One-year-old potted `Mutsu' apple [Malus sylvestris (L.) Mill. var. domestica (Borkh.) Mansf.] trees on scion invigorating Malling-Merton 111 (MM.111) and scion dwarfing Malling 9 (M.9) rootstocks were grown outdoors in containers under three levels of water availability (irrigated at -20, -80, and -200 kPa) to investigate the effects of soil water availability on combined soil/root (rhizosphere) respiration rates, and developmental morphology of root systems. Rhizosphere respiration was measured with a portable infrared gas analyzer, and root biomass was estimated by electrical capacitance. These nondestructive measurements were compared with final root dry weights of harvested trees, to determine their reliability for estimating relative differences in root biomass. Water stress reduced final biomass similarly for both rootstocks, but the relative reduction in shoot growth was greater for MM.111. Root to shoot ratios were higher and average specific root respiration was lower for M.9 rootstock compared with MM.111. M.9 appeared to be more tolerant of water stress then MM.111, due to reduced canopy transpiration relative to root system mass. Water stress increased root to shoot ratios, specific root length, and the carbohydrate costs of root maintenance as indicated by specific respiration rates. Root dry weight (DW) was better correlated to rhizosphere respiration than to root electric capacitance. The observed r 2 values between root capacitance and root DW were as high as 0.73, but capacitance measurements were also influenced by soil water content and rootstock type. Electrical capacitance estimated total root biomass more accurately for M.9 than for MM.111.
Georgios Psarras and Ian A. Merwin
Georgios Psarras and Ian A. Merwin
One-year-old potted `Mutsu' apple (Malus domestica) trees on MM.111 and M.9 rootstocks were grown outdoors from May to Nov. 1997, under three levels of soil-water availability (–20, –80, and –200 kPa), to evaluate the effects of water stress on soil/root respiration and root morphology. At weekly intervals, we measured soil/root respiration using a portable infrared gas analyzer and rootsystem size or functional activity using an electric capacitance meter. These observations were tested as nondestructive methods to estimate relative differences in root size and morphology in situ compared with final dry weight and form of excavated apple rootstocks. Root size-class distributions were estimated by digital imaging and analysis of harvested root systems. Root growth was substantially reduced by water stress; the magnitude of reduction was similar for both rootstocks, but the percentage of shoot growth reduction was higher for MM.111. Root: shoot ratios were higher and average specific respiration rates over the growing season were lower for M.9 root systems. Water stress increased the root: shoot ratio, specific root length, and carbon costs of root maintenance as indicated by specific respiration rates. Soil/root respiration was more closely correlated than root electric capacitance with actual root system size. The observed r 2 values between root capacitance and root dry weight were as high as 0.73, but root capacitance was also confounded by other factors, limiting its usefulness for nondestructive estimation of root size or activity. Rootstock genotype significantly affected root capacitance, which provided better estimates of root dry weight for M.9 than for MM.111.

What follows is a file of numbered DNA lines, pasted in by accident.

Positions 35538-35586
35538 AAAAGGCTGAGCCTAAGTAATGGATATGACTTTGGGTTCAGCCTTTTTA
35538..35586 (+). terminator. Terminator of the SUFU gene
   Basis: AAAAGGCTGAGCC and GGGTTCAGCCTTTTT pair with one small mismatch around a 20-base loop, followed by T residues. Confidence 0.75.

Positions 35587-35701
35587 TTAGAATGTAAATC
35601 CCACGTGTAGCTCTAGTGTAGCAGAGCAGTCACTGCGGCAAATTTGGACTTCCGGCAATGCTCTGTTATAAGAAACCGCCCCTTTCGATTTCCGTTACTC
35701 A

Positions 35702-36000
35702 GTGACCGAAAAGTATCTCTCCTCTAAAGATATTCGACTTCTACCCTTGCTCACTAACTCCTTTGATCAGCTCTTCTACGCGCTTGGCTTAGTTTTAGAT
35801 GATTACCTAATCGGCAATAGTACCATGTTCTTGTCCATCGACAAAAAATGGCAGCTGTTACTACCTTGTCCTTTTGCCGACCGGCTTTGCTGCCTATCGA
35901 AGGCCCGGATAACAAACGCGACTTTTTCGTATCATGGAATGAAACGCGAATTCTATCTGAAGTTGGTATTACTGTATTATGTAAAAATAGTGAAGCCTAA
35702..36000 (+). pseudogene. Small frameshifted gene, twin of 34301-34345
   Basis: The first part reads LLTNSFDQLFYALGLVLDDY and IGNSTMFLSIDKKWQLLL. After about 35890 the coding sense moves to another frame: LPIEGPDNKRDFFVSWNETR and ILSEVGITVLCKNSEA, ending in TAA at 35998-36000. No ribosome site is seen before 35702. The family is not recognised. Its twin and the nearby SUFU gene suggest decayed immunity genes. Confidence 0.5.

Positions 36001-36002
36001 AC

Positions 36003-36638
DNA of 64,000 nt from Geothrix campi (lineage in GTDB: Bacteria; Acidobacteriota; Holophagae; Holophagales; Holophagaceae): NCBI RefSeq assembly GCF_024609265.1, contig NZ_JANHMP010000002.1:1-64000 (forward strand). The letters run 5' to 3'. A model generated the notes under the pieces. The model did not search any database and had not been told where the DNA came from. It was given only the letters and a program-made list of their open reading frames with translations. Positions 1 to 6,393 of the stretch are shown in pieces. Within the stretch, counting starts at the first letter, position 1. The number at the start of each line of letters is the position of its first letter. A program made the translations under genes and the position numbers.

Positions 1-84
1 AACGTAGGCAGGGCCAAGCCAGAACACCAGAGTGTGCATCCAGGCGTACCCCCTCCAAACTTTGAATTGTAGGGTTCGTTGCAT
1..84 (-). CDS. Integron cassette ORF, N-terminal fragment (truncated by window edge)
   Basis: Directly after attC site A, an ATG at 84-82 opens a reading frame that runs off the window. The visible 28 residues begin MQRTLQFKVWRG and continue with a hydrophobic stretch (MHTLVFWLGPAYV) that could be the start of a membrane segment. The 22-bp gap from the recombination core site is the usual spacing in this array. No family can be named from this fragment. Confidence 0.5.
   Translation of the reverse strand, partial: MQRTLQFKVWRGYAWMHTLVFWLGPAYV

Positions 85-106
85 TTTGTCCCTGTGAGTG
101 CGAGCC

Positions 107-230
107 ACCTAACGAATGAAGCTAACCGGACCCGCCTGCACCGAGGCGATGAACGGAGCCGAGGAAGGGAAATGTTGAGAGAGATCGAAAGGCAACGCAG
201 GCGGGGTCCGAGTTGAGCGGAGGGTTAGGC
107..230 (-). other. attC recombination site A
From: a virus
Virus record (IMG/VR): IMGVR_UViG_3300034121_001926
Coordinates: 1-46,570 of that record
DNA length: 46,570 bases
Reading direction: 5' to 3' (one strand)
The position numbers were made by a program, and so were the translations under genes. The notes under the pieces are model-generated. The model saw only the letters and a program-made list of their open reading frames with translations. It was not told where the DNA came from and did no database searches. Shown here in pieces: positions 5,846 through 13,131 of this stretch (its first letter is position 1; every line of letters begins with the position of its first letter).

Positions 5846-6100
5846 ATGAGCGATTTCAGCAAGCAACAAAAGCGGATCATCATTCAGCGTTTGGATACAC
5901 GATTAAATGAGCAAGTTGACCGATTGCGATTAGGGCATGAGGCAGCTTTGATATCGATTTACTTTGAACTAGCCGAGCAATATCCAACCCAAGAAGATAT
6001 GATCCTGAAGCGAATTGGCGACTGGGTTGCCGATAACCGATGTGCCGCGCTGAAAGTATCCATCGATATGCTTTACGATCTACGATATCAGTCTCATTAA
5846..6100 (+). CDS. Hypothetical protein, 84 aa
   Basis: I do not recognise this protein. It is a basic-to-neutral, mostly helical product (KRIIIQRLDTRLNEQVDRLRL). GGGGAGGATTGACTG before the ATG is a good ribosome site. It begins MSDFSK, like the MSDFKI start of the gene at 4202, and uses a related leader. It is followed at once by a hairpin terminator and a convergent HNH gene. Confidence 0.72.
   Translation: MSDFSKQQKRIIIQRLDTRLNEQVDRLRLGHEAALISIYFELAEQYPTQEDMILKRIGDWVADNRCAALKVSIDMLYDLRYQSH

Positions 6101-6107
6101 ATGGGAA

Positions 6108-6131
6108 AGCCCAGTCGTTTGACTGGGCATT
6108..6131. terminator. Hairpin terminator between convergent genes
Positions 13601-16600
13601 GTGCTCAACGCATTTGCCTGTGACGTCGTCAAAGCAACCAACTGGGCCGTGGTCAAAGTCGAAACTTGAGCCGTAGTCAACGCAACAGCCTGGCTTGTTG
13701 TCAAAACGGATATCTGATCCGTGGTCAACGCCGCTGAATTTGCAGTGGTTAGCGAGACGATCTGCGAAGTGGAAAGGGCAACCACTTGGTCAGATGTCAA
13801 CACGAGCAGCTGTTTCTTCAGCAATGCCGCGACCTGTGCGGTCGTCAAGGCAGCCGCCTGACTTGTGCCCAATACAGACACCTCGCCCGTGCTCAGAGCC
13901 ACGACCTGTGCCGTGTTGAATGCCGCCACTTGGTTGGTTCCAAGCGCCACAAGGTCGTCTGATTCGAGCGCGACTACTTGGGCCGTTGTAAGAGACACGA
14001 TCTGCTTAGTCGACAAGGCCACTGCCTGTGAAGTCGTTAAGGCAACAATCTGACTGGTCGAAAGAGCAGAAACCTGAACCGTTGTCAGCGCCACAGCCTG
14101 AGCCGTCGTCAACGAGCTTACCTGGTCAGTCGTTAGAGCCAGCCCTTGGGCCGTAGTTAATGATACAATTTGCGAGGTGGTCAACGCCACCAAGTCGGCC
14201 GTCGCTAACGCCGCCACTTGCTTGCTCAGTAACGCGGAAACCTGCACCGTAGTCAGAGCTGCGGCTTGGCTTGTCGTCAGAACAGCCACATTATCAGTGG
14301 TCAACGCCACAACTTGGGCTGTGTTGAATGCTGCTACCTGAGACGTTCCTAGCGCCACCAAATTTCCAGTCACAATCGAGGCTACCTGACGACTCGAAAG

G. Psarras, I. Merwin, A. Lakso, and R. Zobel
We are evaluating techniques for measuring intact apple rootstock (Malus domestica cv. M.9 and MM.111) responses to low, medium, and high soil-water potential, and low, medium, and high concentrations of N, K, and Ca, in sterile sand culture. Root respiration and functional surface area were estimated with an IRGA chamber and electric capacitance meter, respectively. Root length and surface area were determined by digital image analysis of extracted root systems. Low N supply reduced root respiration, while low K levels increased respiration relative to well-nourished controls. Calcium effects were inconsistent among the rootstocks. Total root length and respiration rates of MM.111 were higher than M.9, but M.9 had higher root:shoot ratios. Root capacitance was correlated with total root length (P < 0.001); and M.9 root systems had greater capacitance than MM.111. In a related field experiment, root growth and respiration of 4-year-old `Mutsu' apple trees on M.9 rootstock were measured in soil under low and moderate drought stress established by rain exclusion shelters, using capacitance and IRGA meters, and a minirhizotron video camera inserted into Plexiglas tubes transecting the rhizosphere. Root growth rates peaked in July (coinciding with maximal shoot growth), then declined gradually during late summer; but variability among trees was greater than among water stress treatments. Root/soil respiration maxima of 4.5 μmol CO2/m2 per s occurred in mid June, late July (when new root counts peaked), and the end of August (when root turnover was maximal).